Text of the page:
DC mayor echoes police chief in concern over gun cases involving youth

There’s been a 52% increase in the number of juveniles shot in D.C. so far this year compared to the same period last year.

Mayor Muriel Bowser said the city is doing all that it can to reduce the number of shootings; and while she said some progress is being made, she also expressed great concern about the gun violence and younger ages of teens involved.

D.C. Police Department data, first obtained by NBC Washington’s Mark Seagraves, shows that there were 14 juveniles shot to death this year between Jan. 1 and Nov. 3. That compares to six in the same period last year. There were 76 non-fatal shootings in the 2022 time frame, compared to 41 in the same period in 2021.

“We’re very concerned about how young some of our kids are that are getting involved in violence and how willing they are to use guns … we literally throw everything at the problem … we need all aspects of our system from prevention to accountability to be working,” Bowser said when asked Monday about the rising tide of teen violence.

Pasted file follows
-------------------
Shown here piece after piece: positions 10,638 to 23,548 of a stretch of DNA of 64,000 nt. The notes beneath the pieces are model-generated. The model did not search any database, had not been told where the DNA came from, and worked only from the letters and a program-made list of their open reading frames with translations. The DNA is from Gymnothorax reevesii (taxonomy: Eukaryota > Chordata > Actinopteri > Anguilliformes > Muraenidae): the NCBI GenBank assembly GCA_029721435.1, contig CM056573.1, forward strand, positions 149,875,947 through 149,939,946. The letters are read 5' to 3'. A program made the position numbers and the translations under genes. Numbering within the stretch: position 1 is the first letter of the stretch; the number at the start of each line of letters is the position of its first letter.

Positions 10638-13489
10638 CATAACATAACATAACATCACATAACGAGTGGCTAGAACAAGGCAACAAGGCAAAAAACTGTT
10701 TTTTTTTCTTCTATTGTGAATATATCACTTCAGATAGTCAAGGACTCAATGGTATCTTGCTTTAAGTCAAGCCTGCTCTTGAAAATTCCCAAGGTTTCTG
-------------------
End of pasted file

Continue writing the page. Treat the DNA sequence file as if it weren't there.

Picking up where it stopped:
D.C. police Chief Robert Contee said last week he’s alarmed to see teens as young as 13 and 14 years old becoming involved in violent crime, and teens obtaining easy-to-assembly gun kits purchased online.

Bowser has frequently spoken out about illegal guns in the city. She also, in the past, called for increases in the police budget, introduced violence intervention programs and beefed up behavioral health services.

“Any young person dying on our streets is unacceptable; I do know that we’re seeing progress from the beginning of the year to the end of the year,” Bowser said.

But there were several more shootings this weekend involving teenagers, that were not counted in the latest police data on juvenile gunshot wounds.

Dick Uliano

Whether anchoring the news inside the Glass-Enclosed Nerve Center or reporting from the scene in Maryland, Virginia or the District, Dick Uliano is always looking for the stories that really impact people's lives.

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